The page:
• 6. ASTD ICE 2007 W110 Concurrent Session improvements. Our investments in improvement do not really matter unless we can meet the requirements of the customer, and do it better than the competition. We are in a battle for business, and Six Sigma is helping us win that battle. Six Sigma methodologies in Motorola In addition to Six Sigma methodologies focused on process improvements, there is an increased emphasis today to apply Six Sigma in design and innovation spaces, as it is in these areas that huge benefits can be derived from applying Six Sigma. Using Design for Six Sigma methodologies in new product development enables us to understand what the real customer requirements are and translate them into real engineering requirements so that we can design in Six Sigma performance and introduce new products that win in the marketplace. The tables below list the various Six Sigma methodologies used for process improvements and for new product development in Motorola today. Six Sigma methodologies for process improvements DMAIC Define – Measure – Analyze – Improve - Control This analytic tool set uses a five-step process to work on variation and defect reduction in business processes. DMADDD Define – Measure – Analyze – Design – Digitize – Draw-down This analytic tool set is used to drive improvements in efficiency and speed by process re-design to remove non-value tasks and other wastes. DFSS Design for Six Sigma: Define – Measure – Analyze – Design – (DMADV) Verify This is an analytic tool set used for developing a new process to optimize its performance before it is put into operation, making this methodology proactive, as opposed to reactive like the DMAIC tool set. It is also used for re-engineering an existing process or service to achieve breakthrough improvements. 6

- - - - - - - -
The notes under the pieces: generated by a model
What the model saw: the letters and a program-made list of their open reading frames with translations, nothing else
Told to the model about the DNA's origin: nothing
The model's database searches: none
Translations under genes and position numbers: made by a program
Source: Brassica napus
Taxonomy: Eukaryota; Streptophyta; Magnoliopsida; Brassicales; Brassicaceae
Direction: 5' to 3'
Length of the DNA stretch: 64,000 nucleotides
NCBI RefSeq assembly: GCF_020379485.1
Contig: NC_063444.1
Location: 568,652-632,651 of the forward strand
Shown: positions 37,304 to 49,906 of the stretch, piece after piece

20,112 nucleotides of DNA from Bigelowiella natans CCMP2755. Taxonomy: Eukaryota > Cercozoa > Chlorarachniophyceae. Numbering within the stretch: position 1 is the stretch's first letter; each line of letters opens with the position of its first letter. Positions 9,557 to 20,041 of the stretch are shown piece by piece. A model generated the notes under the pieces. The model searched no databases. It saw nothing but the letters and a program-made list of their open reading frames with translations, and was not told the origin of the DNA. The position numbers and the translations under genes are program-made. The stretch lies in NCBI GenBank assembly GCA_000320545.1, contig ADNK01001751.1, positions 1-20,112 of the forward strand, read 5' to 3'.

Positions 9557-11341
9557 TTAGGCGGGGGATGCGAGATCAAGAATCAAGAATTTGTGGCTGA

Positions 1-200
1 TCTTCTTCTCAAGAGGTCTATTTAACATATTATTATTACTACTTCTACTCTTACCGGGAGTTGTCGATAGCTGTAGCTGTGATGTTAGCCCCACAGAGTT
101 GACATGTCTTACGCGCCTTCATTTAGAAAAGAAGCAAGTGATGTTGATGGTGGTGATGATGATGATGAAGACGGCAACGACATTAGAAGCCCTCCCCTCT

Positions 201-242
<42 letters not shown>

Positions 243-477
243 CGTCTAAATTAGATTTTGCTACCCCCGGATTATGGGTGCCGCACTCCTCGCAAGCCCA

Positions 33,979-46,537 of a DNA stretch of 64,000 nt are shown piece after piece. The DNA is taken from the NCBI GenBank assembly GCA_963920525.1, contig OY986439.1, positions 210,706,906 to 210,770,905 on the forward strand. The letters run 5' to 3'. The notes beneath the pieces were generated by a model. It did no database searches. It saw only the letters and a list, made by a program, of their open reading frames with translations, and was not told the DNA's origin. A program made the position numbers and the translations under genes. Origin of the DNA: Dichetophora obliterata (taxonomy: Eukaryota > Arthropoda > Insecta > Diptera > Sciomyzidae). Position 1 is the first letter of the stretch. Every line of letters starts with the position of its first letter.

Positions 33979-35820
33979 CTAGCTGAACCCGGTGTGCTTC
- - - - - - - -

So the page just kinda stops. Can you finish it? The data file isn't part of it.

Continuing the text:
• 7. ASTD ICE 2007 W110 Concurrent Session Six Sigma methodologies for product development P2D2 Product Portfolio Definition and Development: (IDEA) Identify – Define – Evaluate – Activate This methodology is used at the front-end of Motorola’s research and development process to identify and develop the right portfolio of products based on the company’s business, marketing and technology strategies TDFSS Technology Design for Six Sigma: (I2DOV) Invent/Innovate – Develop – Optimize – Verify This methodology is used at the front-end of Motorola’s product development process (after P2D2) to develop the technology platform for the identified product portfolio HDFSS Hardware Design for Six Sigma: (CDOV) Concept – Design – Optimize – Verify This methodology is focused on hardware product design leading to product commercialization. It is mapped to Motorola’s M-Gate product development process SDFSS Software Design for Six Sigma (RADI) Requirements – Architecture – Design – Implementation This methodology is used for software development in a product development environment Motorola University Asia Pacific’s role in Six Sigma Implementation For more than 20 years, Motorola University has been a driving force of change in Motorola. Motorola University’s commitment to training and consulting extends beyond internal employees to include clients from the corporate world. Motorola University in Asia Pacific consists of five institutes set up to provide specific learning solutions in the areas of Leadership, Quality & Six Sigma, Sales & Marketing, Supply Chain and Engineering. The five institutes facilitate 7